Friday, November 15, 2013

Episode Spotlight: "Uncle Simon" (11/15/1963)

Season 5, episode 8 (128 overall)
Originally aired 11/15/1963
Cayuga Production # 2604

Welcome, ladies and gentlemen, to tonight’s heavyweight bout. In this corner, hobbling with a cane and demanding hot chocolate, is Simon Polk, retired university professor and inventor of mechanical gizmos and gadgets. And in this corner: frumpy, bitter and beaten down after years of verbal abuse, let’s hear it for Barbara Polk, Simon’s niece, caregiver and sole heir to his estate. It’s a grudge match for the ages, folks. And now. without further ado… let’s get ready to rumble!

Rod Serling’s “Uncle Simon,” turning 50 years old tonight, finds the titular Simon and his niece Barbara locked in mortal emotional warfare.  They bicker, needle, sneer and shout their way through the first half of the episode. Seriously, nothing actually happens until Simon takes a fatal plunge down the stairs during an altercation with Barbara. 

Simon’s will dictates that, as his only living relative, Barbara is to inherit the entirety of his estate, on the singular condition that she provides ongoing care for his latest experiment, which just happens to be awaiting activation downstairs in his lab.  Kids, meet the third corner of this odd, uncomfortable triangle…


Simon has created an automaton which, after a few days, begins to take on his mannerisms (not to mention his penchant for hot chocolate; odd that a mechanical being could ingest liquids, but whatever). Before you know it, its voice synthesizer starts to sound like Simon’s voice, at which point the vicious insults resume. When the robot demands that Barbara address him as “Uncle Simon,” well… it appears she’s stuck for good, unless she wants to be broke and homeless. So I guess that means that Simon, by far the more offensive and cruel of the two, wins….? Is this fitting? Is this justice? No, it’s another example of the show’s moral compass drifting out of whack, a disappointing hallmark of season five.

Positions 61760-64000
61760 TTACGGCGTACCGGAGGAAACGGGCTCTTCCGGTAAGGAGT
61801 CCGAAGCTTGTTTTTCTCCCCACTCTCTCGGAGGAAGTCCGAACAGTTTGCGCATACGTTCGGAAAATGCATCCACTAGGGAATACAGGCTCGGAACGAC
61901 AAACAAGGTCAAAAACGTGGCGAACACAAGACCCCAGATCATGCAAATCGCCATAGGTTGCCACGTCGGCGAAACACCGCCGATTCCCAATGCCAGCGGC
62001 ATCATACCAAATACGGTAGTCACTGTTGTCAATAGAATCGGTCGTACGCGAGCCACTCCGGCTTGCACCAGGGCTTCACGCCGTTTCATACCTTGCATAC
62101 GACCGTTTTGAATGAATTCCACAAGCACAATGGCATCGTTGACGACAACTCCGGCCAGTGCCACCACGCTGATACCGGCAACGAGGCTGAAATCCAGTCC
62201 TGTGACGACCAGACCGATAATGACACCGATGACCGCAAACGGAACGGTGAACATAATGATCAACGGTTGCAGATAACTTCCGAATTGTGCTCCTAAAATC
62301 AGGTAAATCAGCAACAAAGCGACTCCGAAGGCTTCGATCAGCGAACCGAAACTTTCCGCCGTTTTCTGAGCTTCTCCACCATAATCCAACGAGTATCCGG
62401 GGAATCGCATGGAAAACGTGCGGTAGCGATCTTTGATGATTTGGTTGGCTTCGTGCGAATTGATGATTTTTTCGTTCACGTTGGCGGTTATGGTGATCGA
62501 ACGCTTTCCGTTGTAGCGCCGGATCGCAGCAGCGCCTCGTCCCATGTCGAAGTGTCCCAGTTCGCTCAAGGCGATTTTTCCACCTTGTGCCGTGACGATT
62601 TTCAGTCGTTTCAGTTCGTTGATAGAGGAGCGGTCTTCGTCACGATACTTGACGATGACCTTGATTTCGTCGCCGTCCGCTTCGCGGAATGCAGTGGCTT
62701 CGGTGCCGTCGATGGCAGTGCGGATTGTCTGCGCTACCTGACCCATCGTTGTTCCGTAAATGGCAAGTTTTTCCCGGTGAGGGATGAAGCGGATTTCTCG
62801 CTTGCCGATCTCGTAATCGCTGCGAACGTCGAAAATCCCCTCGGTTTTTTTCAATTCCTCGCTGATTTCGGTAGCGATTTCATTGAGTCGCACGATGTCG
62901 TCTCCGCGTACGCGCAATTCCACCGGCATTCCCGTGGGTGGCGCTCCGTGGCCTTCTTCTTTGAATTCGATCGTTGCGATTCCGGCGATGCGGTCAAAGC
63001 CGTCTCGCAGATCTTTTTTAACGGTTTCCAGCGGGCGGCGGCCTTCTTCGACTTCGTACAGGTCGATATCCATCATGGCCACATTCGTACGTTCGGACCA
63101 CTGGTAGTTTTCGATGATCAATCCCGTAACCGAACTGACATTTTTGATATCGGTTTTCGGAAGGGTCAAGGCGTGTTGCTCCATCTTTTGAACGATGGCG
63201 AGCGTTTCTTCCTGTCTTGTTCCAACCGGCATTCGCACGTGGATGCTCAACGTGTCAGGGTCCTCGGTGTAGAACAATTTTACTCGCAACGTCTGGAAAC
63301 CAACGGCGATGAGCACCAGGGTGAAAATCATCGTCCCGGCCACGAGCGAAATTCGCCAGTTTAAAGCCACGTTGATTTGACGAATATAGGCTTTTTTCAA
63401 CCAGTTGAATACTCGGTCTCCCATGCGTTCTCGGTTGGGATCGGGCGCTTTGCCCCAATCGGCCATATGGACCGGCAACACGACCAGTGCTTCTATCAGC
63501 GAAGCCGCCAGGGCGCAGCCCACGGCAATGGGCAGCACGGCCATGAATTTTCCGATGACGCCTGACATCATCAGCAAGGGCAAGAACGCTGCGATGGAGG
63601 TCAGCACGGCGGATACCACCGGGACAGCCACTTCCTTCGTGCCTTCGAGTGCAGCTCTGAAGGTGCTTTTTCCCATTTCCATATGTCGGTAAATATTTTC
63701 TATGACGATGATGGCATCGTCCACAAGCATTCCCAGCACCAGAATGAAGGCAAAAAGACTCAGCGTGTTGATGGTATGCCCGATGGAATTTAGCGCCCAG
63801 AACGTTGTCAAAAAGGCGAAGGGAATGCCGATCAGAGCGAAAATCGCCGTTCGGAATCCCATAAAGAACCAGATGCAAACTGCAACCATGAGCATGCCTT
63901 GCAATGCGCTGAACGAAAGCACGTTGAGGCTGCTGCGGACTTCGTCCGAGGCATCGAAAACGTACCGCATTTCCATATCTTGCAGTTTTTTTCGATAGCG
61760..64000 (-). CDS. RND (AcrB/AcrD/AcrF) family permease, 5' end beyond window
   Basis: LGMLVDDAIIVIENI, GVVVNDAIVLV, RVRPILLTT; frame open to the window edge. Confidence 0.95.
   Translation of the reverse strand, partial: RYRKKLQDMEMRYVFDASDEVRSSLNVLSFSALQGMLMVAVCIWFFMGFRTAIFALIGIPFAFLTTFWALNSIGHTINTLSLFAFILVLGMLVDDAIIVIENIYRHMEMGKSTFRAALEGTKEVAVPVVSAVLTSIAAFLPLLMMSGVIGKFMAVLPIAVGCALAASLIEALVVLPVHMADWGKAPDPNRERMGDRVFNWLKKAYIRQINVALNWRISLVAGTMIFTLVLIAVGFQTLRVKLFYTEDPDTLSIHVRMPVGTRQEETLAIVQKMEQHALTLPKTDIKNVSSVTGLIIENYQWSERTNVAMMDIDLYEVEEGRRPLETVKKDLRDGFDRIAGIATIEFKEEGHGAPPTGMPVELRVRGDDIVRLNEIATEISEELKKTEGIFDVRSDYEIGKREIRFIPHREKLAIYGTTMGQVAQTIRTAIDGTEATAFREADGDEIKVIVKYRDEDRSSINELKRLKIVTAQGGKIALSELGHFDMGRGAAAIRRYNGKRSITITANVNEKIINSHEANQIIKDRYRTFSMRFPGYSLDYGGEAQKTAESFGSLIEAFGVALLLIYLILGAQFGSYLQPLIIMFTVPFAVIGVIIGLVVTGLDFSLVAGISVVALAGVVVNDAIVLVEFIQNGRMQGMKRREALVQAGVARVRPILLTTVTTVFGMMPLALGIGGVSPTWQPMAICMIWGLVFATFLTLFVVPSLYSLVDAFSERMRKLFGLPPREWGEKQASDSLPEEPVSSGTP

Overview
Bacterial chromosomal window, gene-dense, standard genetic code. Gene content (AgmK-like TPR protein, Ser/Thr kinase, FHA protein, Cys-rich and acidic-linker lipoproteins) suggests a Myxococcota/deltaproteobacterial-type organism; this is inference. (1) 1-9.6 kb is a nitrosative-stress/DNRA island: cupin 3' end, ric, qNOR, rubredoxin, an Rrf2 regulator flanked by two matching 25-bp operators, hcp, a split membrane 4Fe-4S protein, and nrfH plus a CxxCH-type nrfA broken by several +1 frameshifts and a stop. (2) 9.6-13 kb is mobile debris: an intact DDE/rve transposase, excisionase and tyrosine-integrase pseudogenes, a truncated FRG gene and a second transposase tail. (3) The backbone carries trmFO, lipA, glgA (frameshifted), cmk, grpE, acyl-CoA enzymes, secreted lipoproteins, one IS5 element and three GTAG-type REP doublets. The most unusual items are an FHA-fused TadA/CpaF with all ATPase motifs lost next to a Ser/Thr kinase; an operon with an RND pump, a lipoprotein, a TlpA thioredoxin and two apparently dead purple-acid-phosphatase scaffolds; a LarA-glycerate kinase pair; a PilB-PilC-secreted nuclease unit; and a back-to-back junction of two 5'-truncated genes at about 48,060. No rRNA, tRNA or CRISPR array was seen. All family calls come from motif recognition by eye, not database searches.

When I first discovered The Twilight Zone when I was in middle school, I used to tape record episodes and listen to them over and over again (this was a couple of years before we got our first VCR). I recall listening to my recording of “Uncle Simon” frequently (probably because my sarcastic nature was beginning to bloom at that age, so I would've found the over-the-top verbal abuse entertaining… I still kinda do, in all honesty). Naturally I've become a bit more discerning over the ensuing three decades, so the episodes flaws are much more apparent. The characters are drawn so thin that it’s impossible to really care about either one of them (though it seems Barbara may have been at least somewhat human in her youth, before Simon berated her into the “bovine crab” she’s become).

At the helm is Don Siegel, who also directed 1956’s Invasion of the Body Snatchers (which starred TZ alum Kevin McCarthy), one of my Top 20 favorite films of all time. Seeing as how “Uncle Simon” is bereft of any perceptible style aesthetic (excepting the inclusion of Robby the Robot, which adds significant production value), I think it’s safe to assume Siegel phoned this one in. Hell, I probably would've done the same.

Not to say “Uncle Simon” is a total loss. I do like the decision to have the robot develop and mature over time, à la Adam Link (from the “I, Robot” series of short stories by Earl and Otto Binder). And of course we have the always-welcome Forbidden Planet alert in the form of Robby the Robot, who can always be counted on to brighten things up, here playing Simon’s mechanized surrogate. And despite the drab, uninteresting direction, there’s a cool dissolve between a Barbara’s face and a clock face, which I guess is more an editing choice than anything else. It’s a nice visual, in any case.

Robby the Robot was given a custom head for this episode (a clever way to differentiate this from his other TV and film appearances), which looks convincingly homemade with its visible rivets and whatnot (the eyebrows are an odd choice, however). The man inside the costume is Dion Hansen, who will also inhabit the role (har har) in “The Brain Center at Whipple’s” later this season. Of special interest (to me, at least) is the fact that the robot is voiced by none other than Vic Perrin, whose day job at the time was narrating The Outer Limits as the Control Voice.